— by Kim Davenport
With a new school year beginning this week at UW Tacoma, the time has come for me to share the last of my posts relating to student work from last year’s iteration of my Musical History of Tacoma course. I freely admit that the title of this blog post is not mine, but rather is borrowed from the well-chosen title of UW Tacoma student MyMy Nguyen’s final paper and multimedia presentation.
Where to start when talking about The Sonics? One can marvel at the fact that this band, originally formed in 1963, is still going strong (after a hiatus or two) 55 years later – their website reveals that they are currently on a world tour – in Europe during October and back in the United States by November.
As a Tacoma music history enthusiast, it is fun to explore the fact that The Sonics’ worldwide fame was built on their signing by Etiquette Records, a label founded by another legendary Tacoma band, The Fabulous Wailers.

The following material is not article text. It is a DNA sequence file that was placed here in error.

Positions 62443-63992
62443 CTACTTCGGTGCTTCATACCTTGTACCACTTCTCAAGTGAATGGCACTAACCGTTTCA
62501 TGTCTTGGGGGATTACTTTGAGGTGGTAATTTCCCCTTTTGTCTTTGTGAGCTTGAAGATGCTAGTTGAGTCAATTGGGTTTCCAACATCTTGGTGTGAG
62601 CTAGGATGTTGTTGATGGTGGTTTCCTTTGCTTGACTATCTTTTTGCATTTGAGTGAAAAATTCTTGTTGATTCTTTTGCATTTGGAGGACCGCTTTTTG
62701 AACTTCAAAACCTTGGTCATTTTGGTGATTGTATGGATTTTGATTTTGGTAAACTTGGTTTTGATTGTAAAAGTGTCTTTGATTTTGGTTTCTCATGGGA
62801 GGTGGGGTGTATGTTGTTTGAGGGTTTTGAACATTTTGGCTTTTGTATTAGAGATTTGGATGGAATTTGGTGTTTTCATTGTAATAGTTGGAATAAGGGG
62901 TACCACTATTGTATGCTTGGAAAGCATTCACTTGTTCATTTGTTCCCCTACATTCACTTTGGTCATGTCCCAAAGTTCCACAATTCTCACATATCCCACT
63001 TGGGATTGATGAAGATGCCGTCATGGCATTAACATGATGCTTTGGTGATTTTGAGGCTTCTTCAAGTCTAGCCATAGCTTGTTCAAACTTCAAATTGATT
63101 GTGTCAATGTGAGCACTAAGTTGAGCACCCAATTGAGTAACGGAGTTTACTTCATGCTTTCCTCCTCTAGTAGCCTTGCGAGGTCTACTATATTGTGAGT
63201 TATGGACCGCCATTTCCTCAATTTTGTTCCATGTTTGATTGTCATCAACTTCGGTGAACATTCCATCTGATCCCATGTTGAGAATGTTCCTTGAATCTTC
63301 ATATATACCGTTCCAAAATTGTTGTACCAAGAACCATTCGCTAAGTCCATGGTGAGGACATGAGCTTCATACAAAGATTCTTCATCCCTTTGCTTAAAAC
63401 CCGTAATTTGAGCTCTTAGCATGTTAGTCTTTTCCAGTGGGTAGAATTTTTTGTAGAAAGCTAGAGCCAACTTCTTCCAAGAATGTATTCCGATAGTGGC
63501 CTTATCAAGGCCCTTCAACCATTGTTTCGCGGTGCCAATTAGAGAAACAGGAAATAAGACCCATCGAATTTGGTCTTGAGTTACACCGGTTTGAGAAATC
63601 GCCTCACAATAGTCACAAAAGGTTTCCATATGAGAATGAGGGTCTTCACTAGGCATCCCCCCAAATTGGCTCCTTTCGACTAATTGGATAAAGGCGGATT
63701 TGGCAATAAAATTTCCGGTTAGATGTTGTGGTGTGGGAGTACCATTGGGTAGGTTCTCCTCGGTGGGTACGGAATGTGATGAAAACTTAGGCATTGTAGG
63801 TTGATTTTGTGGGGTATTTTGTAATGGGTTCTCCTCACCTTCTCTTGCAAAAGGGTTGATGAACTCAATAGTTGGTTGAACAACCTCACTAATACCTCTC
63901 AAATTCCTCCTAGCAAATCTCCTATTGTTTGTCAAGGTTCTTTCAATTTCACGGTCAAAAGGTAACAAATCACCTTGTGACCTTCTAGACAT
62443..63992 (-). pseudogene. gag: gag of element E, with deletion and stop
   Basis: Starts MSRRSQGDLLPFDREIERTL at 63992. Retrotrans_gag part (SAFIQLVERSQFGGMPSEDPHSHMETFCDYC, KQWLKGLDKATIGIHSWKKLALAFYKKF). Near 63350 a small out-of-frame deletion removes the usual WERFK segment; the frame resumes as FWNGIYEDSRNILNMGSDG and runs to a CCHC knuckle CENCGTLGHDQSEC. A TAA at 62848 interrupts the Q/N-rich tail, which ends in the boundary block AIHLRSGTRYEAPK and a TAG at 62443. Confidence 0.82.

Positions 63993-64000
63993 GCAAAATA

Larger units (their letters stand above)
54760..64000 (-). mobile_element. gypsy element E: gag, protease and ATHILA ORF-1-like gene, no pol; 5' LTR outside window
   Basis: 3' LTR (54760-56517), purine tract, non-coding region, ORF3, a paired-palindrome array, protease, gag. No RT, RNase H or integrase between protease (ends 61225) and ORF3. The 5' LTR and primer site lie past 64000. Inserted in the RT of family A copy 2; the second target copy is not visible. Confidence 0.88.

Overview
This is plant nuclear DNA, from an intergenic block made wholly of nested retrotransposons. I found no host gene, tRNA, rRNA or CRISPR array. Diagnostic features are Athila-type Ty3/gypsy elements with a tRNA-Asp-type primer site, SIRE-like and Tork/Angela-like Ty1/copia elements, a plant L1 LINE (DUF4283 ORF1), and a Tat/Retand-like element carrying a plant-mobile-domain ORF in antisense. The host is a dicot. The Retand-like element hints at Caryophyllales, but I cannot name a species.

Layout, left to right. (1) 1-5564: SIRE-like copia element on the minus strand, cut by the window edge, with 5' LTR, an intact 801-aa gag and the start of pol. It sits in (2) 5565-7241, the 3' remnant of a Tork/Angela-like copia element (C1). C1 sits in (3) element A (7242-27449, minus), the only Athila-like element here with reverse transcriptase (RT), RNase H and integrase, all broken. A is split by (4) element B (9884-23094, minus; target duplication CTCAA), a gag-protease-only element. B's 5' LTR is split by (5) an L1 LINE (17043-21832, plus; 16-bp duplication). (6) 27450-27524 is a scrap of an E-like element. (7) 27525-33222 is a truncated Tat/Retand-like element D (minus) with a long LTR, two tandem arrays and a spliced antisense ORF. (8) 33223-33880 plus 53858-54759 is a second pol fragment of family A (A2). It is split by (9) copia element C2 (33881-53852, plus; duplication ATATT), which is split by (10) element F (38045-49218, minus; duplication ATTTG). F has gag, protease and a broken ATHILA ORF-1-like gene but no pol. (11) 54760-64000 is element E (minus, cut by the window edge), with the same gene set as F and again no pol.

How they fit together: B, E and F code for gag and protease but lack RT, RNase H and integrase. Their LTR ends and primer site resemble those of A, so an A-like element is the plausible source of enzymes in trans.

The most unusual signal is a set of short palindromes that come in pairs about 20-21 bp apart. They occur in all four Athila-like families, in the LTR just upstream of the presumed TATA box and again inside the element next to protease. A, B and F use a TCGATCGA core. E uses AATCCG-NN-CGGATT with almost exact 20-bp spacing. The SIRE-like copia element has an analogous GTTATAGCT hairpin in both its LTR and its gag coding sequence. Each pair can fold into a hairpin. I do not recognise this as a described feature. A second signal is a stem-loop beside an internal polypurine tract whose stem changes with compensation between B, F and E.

And then, of course, there is their undeniable influence on generations of musicians who would come after. The Sonics have been credited as having provided inspiration for the development of punk rock in both the U.S. and Europe, as well as the grunge movement in the Pacific Northwest.
But I’ll always come back to the idea that the best way to explore music – whether current or from the past – is through listening. So without further ado, here are some examples of The Sonics and their sound.
First, “The Witch,” a 1964 release:
Here is “Strychnine,” another of their top hits from the 1960s:
And finally, recorded at a live performance in Tacoma’s historic Pantages Theater decades after its original release, here is “Psycho”: